By Laura Latzko, August 2015 Issue.
The one n ten youth center has many functions. It serves as a dance and music studio; a safe space to share personal experiences and stories, a classroom and learning center and a place to gain valuable job and life skills.
The youth center (located at 3660 N. Third St.) serves LGBT youth ages 14 to 24 from 4 to 8 p.m. Monday through Friday. And, with an average of nearly 1,000 youth coming through the doors each year, the space – and everything it houses – has experienced wear and tear.
Throughout the month of June, the center underwent much-needed repairs and updates. This collaborative effort by one n ten staff, volunteers and youth culminated with a grand re-opening ceremony July 10.
“The planning for it started about a year ago,” said Gina Read, youth center program coordinator (previously a 15-year volunteer). “The youth, at that time, basically said what they would like to see and what would make them happier or things they needed.”
Pull Up A Chair
The biggest upgrade to the center has been the addition of new furniture. In the past, it has been furnished with donated items, which recently showed signs of wear.
“When we first moved in, we were a lot smaller, and almost everything we got in there was donated,” said Linda Elliott, one n ten executive director. “On this go around, we planned it out, what we would like to look it, and we budgeted some money this year for doing that. It’s a more thoughtful approach to how we furnished it.”
The front room now features sleek modern couches and low-slung chairs, which, according to Mike Schneider, youth center program coordinator, can accommodate up to 30 youth at once.
“We’ve finally gotten enough funds saved up so we [could] buy new furniture – furniture that will last; stuff that is nice and durable,” Schneider said. “Instead of taking the regular donation of somebody’s couch, we went out and bought commercial-grade waiting room furniture that looks nice.”
Other additions include new benches for the music room built by Ruben Gonzales from 11th Monk3y Industries. Plastic foldup tables have been replaced with state-of-the-art stainless steel tables as well as a coffee area with bistro tables. Other new additions include artwork, a flat-screen TV, rainbow-colored shag carpet and movable bookshelves that allow for more flexible use of the space.
Schneider, who helped out as the resident handy man – changing light fixtures, painting and other odd jobs throughout the process, said the changes have given the center a brighter, more welcoming feel.
“The youth are starting to get excited as they are starting to see [the center] change,” Read said. “I think we’re starting to see the kids are showing much more pride in the center because it is something they can be proud of.”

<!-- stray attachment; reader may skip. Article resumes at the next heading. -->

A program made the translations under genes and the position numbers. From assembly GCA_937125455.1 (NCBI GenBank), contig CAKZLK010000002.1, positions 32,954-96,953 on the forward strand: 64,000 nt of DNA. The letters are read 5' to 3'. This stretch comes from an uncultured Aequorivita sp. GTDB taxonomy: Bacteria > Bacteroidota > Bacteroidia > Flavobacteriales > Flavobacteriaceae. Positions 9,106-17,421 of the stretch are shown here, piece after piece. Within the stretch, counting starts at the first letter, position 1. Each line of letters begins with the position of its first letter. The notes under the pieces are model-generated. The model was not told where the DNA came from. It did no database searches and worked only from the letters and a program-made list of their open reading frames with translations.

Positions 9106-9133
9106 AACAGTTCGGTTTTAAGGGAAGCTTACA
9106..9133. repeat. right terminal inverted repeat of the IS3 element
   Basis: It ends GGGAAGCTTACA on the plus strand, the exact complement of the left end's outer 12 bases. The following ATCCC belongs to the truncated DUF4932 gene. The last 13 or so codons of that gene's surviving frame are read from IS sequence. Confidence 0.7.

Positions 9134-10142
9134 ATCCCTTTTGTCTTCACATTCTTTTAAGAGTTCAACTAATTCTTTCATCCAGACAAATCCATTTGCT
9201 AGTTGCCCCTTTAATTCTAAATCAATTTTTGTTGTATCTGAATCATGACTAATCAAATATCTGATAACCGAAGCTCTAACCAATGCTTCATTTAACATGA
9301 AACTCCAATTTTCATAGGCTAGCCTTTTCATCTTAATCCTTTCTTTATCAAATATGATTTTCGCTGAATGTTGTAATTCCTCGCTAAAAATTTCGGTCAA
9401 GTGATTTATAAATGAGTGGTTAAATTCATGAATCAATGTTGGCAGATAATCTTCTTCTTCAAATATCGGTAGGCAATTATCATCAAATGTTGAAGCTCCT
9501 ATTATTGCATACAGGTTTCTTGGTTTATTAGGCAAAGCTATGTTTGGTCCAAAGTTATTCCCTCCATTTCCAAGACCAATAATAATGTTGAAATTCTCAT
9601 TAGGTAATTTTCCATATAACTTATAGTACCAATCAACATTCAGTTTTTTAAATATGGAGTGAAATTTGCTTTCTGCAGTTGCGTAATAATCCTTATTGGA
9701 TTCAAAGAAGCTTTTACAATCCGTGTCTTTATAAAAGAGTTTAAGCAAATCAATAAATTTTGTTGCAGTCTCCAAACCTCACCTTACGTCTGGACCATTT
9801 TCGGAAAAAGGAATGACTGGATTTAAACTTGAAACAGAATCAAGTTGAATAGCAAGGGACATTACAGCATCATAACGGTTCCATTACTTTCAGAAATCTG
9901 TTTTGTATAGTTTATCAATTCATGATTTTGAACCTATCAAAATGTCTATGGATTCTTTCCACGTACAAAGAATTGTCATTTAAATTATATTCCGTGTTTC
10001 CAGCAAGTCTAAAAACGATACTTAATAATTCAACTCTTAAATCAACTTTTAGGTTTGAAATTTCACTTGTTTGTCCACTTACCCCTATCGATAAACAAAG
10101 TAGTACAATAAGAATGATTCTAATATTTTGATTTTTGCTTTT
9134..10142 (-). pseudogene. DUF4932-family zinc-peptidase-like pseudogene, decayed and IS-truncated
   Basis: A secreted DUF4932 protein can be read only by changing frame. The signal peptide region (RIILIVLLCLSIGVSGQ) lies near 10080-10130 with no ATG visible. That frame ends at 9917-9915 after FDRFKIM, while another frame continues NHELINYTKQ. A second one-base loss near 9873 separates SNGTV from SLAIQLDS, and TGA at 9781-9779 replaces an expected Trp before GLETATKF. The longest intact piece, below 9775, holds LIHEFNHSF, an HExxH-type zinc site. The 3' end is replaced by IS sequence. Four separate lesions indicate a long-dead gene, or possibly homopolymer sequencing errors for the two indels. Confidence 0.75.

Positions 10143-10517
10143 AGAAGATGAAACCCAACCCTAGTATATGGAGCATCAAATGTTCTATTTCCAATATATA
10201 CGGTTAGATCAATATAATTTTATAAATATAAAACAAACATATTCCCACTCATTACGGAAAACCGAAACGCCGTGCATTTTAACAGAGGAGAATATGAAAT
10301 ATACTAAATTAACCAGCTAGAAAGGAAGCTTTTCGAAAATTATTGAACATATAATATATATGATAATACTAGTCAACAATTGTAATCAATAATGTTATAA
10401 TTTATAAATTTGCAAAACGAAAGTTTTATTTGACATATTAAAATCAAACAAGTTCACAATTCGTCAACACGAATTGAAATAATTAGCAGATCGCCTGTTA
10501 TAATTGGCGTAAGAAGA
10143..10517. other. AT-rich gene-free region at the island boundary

The Gift of Technology
In April, Cox Arizona announced it had donated $20,000 toward a new Cox Technology Centers for one n ten.
“Cox is committed to increasing the accessibility of technology for our community,” said Susan Anable, Vice President of Public Affairs, Cox Communications Southwest. “Collectively, we are working to ensure our community members are prepared to thrive in today’s digital world and excel in their future; it’s always exciting to see the direct results of our community giving at local nonprofits such as one n ten and The Phoenix Pride LGBT Center.”
The Cox technology grants, allowed one n ten to purchase computers, printers, office furnishings for its Q High program. Q High enables LGBTQ and straight allied students to earn their high school diploma in a safe and welcoming environment, in partnership with Arizona Virtual Academy.
“The Cox Technology Center provides our youth with tools that will enable them to more effectively take advantage of our high school diploma program,” Elliott said. “Because the curriculum is all online, up-to-date computer resources are critical to our Q High students’ success.”
The grant also funded the addition of KidTrax, a youth tracking software that will provide more accurate information on the youth the organization serves and the programs they access.
“KidTrax is a tool that will provide each youth with a scannable ID card and give us program, demographic, and attendance data,” Elliott said. “one n ten is proud to have Cox as a partner to support the life changing work we do with LGBTQ and allied youth.”
From its initial days as a small gathering that took place inside a residential basement off Third Street in the early ‘90s to the multi-faceted organization it is today, one n ten’s mission has continued to grown to meet the growing need of the youth it serves, whether that be the Promise of a New Day housing program, the Y.E.S. (Youth Empowerment Success), a one-on-one mentoring program, the addition of five satellite programs or any of the many other programs the nonprofit has incorporated throughout the course of its 23-year history.
“I think [the grand re-opening] shows the evolution of one n ten,” Read said. “We’ve come a long way.”